This sum is equivalent to international aid from major donors in the same period.
Oxfam Australia calls on immediate support from all Australians to help the drought stricken men, women and children of Africa.
Los equipos de Oxfam Internacional detectan que, en algunas zonas, la gente sólo dispone de tres vasos de agua por persona y día para sobrevivir
Eritrea is facing critical food shortages. With funding from Oxfam Unwrapped - Oxfam's Christmas gift catalogue - we are providing families in the worst affected areas with seeds, fertiliser and ploughs to enable them to plant their crops.
"No doubt, my farm will be ploughed now. I got what is necessary for me. What only remains is my part to start ploughing," exclaimed Rezan Abraha happily.
Rezan Abraha, 36, is a mother of four from Areza in Debub. Her husband joined the military in 1999 and since then she has taken full responsibility for the family.
A serious food crisis is unfolding across many East African countries; large numbers of people, across wide areas of Burundi, Eritrea, Ethiopia, Rwanda, Sudan, Tanzania Uganda, Kenya, and Somaliland, are short of food.
Those most badly affected are pastoral groups who depend largely on livestock for their survival both for consumption and for exchange for other food and household items.
While the worlds richest countries have given millions of dollars to ensure that the UN appeal for the tsunami is funded, their response to the world's 15 other biggest emergencies has been stingy, said international agency Oxfam, today.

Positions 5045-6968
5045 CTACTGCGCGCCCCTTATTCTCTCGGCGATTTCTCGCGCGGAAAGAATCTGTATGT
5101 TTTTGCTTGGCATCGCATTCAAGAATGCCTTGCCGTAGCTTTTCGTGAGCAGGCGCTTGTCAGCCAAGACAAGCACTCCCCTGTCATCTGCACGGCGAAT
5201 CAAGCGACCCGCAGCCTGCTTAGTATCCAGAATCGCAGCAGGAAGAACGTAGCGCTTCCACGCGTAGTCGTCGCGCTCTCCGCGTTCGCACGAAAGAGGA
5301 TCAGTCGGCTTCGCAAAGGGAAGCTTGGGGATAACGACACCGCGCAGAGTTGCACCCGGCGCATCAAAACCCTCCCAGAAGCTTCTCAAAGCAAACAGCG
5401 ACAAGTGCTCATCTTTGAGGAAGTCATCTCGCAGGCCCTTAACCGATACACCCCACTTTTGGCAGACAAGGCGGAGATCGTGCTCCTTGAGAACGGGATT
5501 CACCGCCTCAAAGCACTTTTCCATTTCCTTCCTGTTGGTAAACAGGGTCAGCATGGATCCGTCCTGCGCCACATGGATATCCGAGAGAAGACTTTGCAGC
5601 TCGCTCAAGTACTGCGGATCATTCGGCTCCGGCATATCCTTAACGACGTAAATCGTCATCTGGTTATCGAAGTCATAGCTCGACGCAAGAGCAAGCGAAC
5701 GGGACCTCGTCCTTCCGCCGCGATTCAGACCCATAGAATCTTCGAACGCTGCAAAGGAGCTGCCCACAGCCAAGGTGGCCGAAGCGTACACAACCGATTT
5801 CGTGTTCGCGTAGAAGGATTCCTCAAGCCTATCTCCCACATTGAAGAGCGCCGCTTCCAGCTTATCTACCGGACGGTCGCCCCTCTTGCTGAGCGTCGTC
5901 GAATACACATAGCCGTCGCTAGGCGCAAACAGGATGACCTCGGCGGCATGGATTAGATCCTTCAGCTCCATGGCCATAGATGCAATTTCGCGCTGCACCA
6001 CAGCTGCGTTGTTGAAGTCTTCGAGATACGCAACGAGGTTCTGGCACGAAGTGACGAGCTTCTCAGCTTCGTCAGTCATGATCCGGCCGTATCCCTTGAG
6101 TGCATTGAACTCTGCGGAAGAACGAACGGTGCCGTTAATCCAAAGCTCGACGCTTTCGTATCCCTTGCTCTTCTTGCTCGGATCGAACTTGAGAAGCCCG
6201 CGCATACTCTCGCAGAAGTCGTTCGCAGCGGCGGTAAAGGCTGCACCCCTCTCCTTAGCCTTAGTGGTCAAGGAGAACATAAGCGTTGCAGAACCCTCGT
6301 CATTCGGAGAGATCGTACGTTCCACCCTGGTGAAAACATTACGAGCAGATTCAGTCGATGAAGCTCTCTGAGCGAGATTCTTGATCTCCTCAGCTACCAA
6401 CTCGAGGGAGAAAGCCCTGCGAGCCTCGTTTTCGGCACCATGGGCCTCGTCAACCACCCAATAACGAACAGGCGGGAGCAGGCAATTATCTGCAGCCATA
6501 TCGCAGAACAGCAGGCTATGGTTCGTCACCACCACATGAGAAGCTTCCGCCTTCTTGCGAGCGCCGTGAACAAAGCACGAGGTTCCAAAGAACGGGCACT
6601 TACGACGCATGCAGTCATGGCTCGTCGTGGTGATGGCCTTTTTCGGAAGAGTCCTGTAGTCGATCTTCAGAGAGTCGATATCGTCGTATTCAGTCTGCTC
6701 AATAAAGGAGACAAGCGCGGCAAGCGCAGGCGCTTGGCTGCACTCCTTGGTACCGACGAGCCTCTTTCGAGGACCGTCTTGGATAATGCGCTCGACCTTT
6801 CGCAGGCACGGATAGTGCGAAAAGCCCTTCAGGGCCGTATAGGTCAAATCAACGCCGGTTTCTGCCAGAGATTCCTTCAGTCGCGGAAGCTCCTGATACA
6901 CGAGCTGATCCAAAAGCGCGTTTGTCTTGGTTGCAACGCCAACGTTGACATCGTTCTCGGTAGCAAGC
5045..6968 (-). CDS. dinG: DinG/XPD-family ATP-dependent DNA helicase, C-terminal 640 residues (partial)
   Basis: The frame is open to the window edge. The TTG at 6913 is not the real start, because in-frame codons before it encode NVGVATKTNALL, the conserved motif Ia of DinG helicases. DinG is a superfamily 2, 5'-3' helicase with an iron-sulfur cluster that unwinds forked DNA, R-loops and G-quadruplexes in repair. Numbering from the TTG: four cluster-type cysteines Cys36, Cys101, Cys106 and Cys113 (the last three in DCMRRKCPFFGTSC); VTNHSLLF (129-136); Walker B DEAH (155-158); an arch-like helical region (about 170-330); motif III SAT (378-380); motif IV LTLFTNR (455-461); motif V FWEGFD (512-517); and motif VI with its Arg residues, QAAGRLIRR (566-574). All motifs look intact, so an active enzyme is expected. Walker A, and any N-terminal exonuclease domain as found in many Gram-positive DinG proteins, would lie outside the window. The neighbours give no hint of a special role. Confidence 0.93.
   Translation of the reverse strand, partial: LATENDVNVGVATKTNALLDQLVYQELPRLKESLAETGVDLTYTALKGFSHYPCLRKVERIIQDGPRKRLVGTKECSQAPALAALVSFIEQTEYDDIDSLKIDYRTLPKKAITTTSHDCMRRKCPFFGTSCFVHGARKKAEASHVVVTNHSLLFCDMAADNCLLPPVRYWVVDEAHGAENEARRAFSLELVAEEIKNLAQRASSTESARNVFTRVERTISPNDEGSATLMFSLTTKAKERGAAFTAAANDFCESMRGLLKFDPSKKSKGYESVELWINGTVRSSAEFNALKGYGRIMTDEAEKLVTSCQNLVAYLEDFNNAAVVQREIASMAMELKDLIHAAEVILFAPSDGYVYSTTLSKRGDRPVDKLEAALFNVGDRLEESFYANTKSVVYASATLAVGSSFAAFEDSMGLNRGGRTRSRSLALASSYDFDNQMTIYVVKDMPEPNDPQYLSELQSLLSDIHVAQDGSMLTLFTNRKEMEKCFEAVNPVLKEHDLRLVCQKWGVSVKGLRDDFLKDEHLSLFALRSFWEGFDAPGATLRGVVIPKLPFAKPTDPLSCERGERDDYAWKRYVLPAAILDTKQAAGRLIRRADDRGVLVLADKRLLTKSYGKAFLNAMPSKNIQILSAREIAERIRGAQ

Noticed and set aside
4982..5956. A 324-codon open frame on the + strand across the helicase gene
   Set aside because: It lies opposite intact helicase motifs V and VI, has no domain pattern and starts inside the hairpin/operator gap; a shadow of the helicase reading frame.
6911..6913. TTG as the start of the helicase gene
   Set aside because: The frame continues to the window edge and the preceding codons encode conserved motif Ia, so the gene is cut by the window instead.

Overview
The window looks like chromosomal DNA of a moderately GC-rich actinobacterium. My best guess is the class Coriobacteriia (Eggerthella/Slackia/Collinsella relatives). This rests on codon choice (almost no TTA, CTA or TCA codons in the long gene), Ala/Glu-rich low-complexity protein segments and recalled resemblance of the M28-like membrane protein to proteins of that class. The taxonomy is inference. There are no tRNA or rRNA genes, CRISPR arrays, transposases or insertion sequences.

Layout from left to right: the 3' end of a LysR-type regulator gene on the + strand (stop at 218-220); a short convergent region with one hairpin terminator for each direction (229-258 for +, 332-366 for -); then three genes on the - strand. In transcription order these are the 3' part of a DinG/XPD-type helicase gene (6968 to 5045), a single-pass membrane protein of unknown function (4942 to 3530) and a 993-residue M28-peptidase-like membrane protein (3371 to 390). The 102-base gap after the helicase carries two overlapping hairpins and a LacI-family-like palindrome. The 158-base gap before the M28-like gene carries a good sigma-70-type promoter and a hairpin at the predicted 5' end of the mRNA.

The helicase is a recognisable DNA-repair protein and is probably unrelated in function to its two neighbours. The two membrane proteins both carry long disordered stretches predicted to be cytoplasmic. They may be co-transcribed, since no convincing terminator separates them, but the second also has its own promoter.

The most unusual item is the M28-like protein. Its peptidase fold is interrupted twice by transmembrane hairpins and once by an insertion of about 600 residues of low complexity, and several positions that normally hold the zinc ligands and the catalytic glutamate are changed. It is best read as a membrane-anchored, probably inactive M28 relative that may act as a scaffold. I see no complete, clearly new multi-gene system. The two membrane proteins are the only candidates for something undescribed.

Barbara Stocking, Director of Oxfam Great Britain, said: "The tsunami has shown that when the world wants to deal with a humanitarian crisis it can mobilise massive resources and save lives. So far the global response to world's other emergencies has been stingy in comparison.
Close to 15 million people across the Horn of Africa are now affected by drought:
Oxfam International / Care International joint press release
Widespread drought has withered crops from Ethiopia to southern Africa. Nearly 38 million Africans will require outside food donations by early in 2003--or they will face starvation. Donating countries have promised less than half of what is needed to prevent widespread famine.
Oxfam has been implementing emergency programmes for people displaced by the border war with Ethiopia since July 1999. Renewed fighting in the west, south and east of the country during May and June 2000 led to thousands more people being displaced from their homes, perhaps as many as one million in all.
The world is in danger of failing the people of Ethiopia as drought threatens millions of lives, according to the international aid agency Oxfam.
In Africa, millions of lives are being threatened by wars that have driven people from their homes and ruined their livelihoods. However, peace could be attained by an immediate increase in international humanitarian assistance and a long-term political commitment to uphold peace agreements.